One of the responses to my post on being on my own in soft play centres was from someone writing his first ‘Dad-blog’. It was a post that outlined how it was for him finding out that he was going to be a Dad for the first time. This got me thinking that part of me wishes that I had started to writing this blog at that moment, but also took my mind back to the time when I found out that Karen was pregnant with Jake. It also provided me with a further link to my last post in that it is my experience that Dads do not tend to talk about such things, including birth stories, as much as Mums do; and this perhaps skews the literature on such matters. In many ways this is quite understandable since the woman has a far more intimate experience of the pregnancy and birth.

So anyway so vivid were the the memories I was having that I thought it would be good to recount how it felt for me to find out I was a Dad for the first time not only because I would enjoy thinking about this again, but also to provide a Father’s perspective.

Karen and I were actually on our honeymoon when we found out. We had got married the previous year and decided to go on a round the world trip, ironically completely missing our first anniversary on a flight from San Francisco to Auckland since going over the dateline entailed missing out that very day. We were staying with friends in New Zealand and on a trip out on the first day Karen had disappeared into a chemist, as it turns out to pick up a pregnancy kit.

When we got back to our friends’ house I can picture the scene as if it was just yesterday. She went off to the bathroom and came back with a very nondescript look on her face before announcing that it was positive. Now if you had asked me beforehand how I would have reacted to this news I really could not have told you, and I certainly would not have expected the explosion of joy that came from inside me as I gave Karen a huge hug, something that I can see as clear a day when I close my eyes.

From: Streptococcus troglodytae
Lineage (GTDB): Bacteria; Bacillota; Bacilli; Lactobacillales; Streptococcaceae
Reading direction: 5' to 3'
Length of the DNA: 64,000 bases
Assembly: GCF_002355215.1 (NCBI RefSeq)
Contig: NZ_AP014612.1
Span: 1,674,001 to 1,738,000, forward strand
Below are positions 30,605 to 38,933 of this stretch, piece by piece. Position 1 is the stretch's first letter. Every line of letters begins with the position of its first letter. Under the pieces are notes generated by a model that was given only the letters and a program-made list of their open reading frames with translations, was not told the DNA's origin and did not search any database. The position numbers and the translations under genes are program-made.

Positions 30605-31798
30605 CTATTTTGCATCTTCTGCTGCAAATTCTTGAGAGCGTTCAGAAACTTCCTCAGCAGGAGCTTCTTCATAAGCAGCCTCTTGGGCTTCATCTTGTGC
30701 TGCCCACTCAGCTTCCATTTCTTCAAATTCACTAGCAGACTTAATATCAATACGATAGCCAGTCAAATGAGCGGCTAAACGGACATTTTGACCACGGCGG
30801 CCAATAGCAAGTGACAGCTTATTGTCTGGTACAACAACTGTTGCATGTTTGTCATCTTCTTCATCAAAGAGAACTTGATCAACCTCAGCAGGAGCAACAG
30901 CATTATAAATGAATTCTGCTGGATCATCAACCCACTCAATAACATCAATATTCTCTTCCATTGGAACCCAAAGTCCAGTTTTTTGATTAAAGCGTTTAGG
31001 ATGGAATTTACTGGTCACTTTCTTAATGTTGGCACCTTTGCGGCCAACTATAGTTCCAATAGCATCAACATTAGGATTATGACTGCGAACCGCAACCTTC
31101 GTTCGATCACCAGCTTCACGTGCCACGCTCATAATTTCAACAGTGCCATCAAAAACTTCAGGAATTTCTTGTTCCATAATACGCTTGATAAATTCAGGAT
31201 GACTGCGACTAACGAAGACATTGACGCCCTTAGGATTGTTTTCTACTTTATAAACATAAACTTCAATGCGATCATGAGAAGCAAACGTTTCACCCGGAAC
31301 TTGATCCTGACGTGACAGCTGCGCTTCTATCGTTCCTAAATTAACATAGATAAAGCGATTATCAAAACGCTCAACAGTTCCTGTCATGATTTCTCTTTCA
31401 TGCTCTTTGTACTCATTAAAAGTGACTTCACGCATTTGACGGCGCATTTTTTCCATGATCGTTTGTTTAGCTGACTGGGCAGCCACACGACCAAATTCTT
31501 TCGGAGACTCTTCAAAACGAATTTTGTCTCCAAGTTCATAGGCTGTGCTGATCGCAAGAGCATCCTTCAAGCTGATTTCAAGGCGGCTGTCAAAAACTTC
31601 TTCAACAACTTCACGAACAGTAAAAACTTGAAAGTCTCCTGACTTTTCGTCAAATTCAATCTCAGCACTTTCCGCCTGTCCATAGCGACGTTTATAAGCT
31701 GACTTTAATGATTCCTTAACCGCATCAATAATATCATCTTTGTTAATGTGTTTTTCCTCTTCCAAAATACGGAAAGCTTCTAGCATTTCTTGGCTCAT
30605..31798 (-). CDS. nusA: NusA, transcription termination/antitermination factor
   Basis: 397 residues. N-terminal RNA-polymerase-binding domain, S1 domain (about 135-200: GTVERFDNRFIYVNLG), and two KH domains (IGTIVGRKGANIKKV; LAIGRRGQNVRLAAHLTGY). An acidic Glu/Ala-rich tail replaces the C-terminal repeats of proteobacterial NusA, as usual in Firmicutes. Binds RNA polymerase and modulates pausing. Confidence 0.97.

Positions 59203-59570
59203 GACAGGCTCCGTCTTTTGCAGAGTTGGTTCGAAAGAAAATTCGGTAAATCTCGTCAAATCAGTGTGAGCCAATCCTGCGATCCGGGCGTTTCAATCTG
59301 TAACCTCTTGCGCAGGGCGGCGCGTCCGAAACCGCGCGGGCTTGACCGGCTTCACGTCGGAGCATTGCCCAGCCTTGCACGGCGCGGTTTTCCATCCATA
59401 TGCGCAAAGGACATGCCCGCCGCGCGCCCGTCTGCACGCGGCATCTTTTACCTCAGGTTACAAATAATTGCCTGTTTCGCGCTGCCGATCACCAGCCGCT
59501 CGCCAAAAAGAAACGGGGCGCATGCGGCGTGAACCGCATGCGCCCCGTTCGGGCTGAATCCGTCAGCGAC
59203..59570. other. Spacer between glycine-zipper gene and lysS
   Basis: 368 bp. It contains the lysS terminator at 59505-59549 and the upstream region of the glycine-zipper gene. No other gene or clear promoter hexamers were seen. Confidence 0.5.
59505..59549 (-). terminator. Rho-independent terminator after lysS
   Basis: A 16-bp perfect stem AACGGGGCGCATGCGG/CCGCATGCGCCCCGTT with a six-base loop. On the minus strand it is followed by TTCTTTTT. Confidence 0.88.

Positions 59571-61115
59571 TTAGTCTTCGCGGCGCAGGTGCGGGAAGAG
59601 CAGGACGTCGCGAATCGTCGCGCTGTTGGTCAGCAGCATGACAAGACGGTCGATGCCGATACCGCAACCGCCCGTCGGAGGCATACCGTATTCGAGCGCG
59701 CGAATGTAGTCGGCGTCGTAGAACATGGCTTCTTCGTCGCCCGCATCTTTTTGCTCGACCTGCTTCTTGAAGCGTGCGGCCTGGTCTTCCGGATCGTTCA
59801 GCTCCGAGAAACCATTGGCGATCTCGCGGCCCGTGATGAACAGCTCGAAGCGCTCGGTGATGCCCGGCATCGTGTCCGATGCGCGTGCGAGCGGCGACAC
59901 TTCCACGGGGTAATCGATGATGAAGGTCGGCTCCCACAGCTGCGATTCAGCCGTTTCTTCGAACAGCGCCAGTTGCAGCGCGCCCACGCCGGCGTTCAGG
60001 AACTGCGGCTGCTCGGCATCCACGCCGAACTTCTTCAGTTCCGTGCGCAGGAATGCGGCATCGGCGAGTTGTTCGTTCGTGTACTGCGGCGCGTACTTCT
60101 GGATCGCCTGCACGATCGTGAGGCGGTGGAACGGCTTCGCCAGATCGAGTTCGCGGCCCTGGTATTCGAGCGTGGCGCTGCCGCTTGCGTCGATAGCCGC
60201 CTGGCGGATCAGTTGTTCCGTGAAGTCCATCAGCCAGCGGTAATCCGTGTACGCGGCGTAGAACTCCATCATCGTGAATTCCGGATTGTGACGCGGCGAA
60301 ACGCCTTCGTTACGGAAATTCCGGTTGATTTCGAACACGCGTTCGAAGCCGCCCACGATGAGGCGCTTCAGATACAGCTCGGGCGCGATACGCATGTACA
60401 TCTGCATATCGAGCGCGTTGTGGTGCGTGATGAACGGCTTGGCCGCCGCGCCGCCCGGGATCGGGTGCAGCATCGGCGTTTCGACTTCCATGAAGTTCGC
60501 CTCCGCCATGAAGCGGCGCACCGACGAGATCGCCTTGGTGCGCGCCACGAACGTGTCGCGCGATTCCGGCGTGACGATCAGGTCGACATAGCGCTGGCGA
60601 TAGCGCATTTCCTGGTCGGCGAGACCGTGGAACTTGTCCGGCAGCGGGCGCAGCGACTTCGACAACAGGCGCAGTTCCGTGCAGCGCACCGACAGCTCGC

We were so excited that we ignored normal conventions of waiting and told the friends we were staying with straight away, and then had a glorious three and a half weeks in New Zealand and Hong Kong to get used to the idea, before getting back to our jobs; and Jake is always rather confused when I tell him that he has already been around the world.

I have many memories from my life and, as regular readers know, memories are something I think about quite a bit; but none are quite as explicit as that moment when I became a Dad-to-be. I would also like to say at that moment that everything changed but actually for me very little changed at that moment. Rather the changes were all ahead of me, something which I think (because I cannot say for sure) I viewed with a mixture of excitement and sheer trepidation.

It was a first step into the unknown. An unknown that I now know to be a joy, a huge responsibility, and a challenge.

-oOo-

Note: As I was writing this in my favourite cafe two women came and sat down on the table next to me, one of whom was pregnant. The other proceeded to unpack a large bag of baby clothes and they talked at length about motherhood, birth and pregnancy. I found it to be a very moving moment especially in the context of what I was writing. But I wondered whether two men would be having the same conversation about births and pregnancy that they were having. Of course I did not join in, particularly as I do not really have experience of such significant changes to my pelvic floor.